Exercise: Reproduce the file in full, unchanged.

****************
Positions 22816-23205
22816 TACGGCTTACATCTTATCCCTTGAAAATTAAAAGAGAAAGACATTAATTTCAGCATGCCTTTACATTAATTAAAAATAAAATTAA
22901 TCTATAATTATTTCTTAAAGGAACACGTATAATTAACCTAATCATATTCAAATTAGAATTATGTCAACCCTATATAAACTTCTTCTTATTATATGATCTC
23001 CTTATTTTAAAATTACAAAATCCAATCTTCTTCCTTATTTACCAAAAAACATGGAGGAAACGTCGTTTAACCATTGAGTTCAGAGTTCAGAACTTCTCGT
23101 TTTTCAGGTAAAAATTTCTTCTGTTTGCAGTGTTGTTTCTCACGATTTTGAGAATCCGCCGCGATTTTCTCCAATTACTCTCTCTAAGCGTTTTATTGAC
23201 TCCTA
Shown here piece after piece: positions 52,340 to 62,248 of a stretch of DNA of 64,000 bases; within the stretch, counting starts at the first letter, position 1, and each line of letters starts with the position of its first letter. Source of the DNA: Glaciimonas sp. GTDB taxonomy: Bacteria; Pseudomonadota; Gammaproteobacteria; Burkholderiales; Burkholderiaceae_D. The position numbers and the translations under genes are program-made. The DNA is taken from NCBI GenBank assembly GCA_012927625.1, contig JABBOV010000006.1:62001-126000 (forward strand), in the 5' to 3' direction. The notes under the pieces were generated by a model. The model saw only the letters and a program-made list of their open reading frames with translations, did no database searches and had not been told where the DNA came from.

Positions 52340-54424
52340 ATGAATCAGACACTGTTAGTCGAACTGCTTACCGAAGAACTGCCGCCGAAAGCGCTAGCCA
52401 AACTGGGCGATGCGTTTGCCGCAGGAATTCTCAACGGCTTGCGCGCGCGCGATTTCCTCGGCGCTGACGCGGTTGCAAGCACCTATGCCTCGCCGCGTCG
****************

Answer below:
Positions 22816-23205
22816 TACGGCTTACATCTTATCCCTTGAAAATTAAAAGAGAAAGACATTAATTTCAGCATGCCTTTACATTAATTAAAAATAAAATTAA
22901 TCTATAATTATTTCTTAAAGGAACACGTATAATTAACCTAATCATATTCAAATTAGAATTATGTCAACCCTATATAAACTTCTTCTTATTATATGATCTC
23001 CTTATTTTAAAATTACAAAATCCAATCTTCTTCCTTATTTACCAAAAAACATGGAGGAAACGTCGTTTAACCATTGAGTTCAGAGTTCAGAACTTCTCGT
23101 TTTTCAGGTAAAAATTTCTTCTGTTTGCAGTGTTGTTTCTCACGATTTTGAGAATCCGCCGCGATTTTCTCCAATTACTCTCTCTAAGCGTTTTATTGAC
23201 TCCTA
Shown here piece after piece: positions 52,340 to 62,248 of a stretch of DNA of 64,000 bases; within the stretch, counting starts at the first letter, position 1, and each line of letters starts with the position of its first letter. Source of the DNA: Glaciimonas sp. GTDB taxonomy: Bacteria; Pseudomonadota; Gammaproteobacteria; Burkholderiales; Burkholderiaceae_D. The position numbers and the translations under genes are program-made. The DNA is taken from NCBI GenBank assembly GCA_012927625.1, contig JABBOV010000006.1:62001-126000 (forward strand), in the 5' to 3' direction. The notes under the pieces were generated by a model. The model saw only the letters and a program-made list of their open reading frames with translations, did no database searches and had not been told where the DNA came from.

Positions 52340-54424
52340 ATGAATCAGACACTGTTAGTCGAACTGCTTACCGAAGAACTGCCGCCGAAAGCGCTAGCCA
52401 AACTGGGCGATGCGTTTGCCGCAGGAATTCTCAACGGCTTGCGCGCGCGCGATTTCCTCGGCGCTGACGCGGTTGCAAGCACCTATGCCTCGCCGCGTCG